Croatia adopts legal framework for agrivoltaics


The government of Croatia recently adopted a legal framework for the deployment of agrivoltaics, to enable speedy approval procedures for such PV installations.

“The newly adopted legislation will make it possible to greenlight agrivotaics even faster than regular PV installations,” Maja Pokrovac, the director of the Association Renewable Energy Sources of Croatia (RES Croatia), told pv magazine.

Pokrovac said there has been a lot of interest from investors, but also strong pushback. Therefore, RES Croatia is organizing numerous workshops, roundtables, and consultations in a bid to inform the public about the benefits of agrivoltaics.

“There has been a change of heart among the farmers as they learn more about the potential of agrivoltaics for optimizing yield and reducing electricity bills,” says Pokrovac. “Our association will share further extensive data on the potential of agrivoltaics in Croatia in our new study which will be launched in September. The study was carried out by Croatia’s leading experts and financed by the EBRD.”

According to the new rules, agrivoltaics can be installed on sites defined as agricultural land, disused plots, and locations that host permanent plantations, including vineyards, and olive groves. The new legislation allows for every farmer to install agrivolatics on their own land.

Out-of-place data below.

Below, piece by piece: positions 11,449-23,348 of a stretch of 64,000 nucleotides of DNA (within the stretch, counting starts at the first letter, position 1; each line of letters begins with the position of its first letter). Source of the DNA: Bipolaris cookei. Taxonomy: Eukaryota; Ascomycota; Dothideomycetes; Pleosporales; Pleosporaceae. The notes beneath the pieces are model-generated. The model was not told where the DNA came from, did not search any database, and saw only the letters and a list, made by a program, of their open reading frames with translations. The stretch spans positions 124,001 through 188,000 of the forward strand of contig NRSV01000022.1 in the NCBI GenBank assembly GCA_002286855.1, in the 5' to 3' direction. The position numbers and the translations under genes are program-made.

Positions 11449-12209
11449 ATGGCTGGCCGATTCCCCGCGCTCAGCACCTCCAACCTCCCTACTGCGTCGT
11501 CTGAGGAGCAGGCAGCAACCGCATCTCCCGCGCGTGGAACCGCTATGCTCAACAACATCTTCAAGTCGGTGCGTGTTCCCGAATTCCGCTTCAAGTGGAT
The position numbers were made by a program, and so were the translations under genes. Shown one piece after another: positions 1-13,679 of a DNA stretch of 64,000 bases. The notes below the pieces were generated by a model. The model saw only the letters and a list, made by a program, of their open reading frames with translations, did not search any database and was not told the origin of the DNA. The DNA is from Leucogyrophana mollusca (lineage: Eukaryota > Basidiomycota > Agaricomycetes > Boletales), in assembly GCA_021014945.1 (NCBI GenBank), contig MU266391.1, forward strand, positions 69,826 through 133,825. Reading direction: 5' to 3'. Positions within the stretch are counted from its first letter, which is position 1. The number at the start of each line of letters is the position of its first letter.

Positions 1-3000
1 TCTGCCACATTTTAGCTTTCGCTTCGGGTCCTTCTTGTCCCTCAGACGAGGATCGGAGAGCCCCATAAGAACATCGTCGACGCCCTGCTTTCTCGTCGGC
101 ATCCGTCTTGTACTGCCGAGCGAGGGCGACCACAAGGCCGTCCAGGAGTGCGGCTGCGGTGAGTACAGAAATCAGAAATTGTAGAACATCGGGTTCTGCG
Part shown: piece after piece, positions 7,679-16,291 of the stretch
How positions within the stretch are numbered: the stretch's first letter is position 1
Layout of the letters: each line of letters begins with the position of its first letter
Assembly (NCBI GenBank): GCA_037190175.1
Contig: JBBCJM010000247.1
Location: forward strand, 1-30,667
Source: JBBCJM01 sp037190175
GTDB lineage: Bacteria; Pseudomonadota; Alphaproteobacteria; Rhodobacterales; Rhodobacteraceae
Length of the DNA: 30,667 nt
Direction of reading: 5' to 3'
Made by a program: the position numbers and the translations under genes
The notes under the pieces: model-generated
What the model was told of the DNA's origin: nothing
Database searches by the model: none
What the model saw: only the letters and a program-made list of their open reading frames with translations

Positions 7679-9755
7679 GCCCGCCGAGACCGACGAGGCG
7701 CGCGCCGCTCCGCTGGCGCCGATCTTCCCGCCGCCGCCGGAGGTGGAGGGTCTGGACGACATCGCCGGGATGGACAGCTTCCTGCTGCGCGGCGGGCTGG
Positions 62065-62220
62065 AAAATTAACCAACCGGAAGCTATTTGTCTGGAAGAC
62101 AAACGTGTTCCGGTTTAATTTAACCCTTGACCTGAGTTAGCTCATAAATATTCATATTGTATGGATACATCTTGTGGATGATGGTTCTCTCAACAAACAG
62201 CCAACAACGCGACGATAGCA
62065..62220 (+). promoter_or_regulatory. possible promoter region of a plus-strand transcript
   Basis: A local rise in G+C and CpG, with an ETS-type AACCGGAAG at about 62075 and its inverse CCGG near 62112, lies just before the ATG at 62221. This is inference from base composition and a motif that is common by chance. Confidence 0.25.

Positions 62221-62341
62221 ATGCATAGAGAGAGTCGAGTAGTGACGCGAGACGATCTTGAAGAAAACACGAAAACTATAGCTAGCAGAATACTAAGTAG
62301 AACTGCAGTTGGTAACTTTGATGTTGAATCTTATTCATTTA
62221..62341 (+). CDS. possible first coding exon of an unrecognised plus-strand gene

“Our analysis finds that the country’s agrivoltaics potential is quite evenly distributed. In Slavonia, for example, there is a lot of potential for this type of installation as well as grid availability,” Pokrovac said.

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According to the association’s data, Croatia has the potential to develop 3 GW of agrivoltaic projects.

“We are receiving updates from the Ministry of Agriculture that the interest in agrivoltaics is growing strong,” Pokrovac said. “Already this year, big developments are expected and projects in the double-digit MW sizes are expected. This will be a significant addition for the country’s solar fleet.”

Few utility-scale projects are being developed in Croatia at present, including the biggest installations of 3 MW and 10 MW, which are likely to become the country’s first power purchase agreement-backed solar arrays.

Hydropower represents around half of Croatia's electricity production, while wind accounts for around 14%. At the end of last year, solar accounted for a 0.5% share of Croatia’s energy mix, or around 224 MW. However, at the end of June, it already reached 2%, or 306 MW, according to Croatian distribution system operator HEP ODS.

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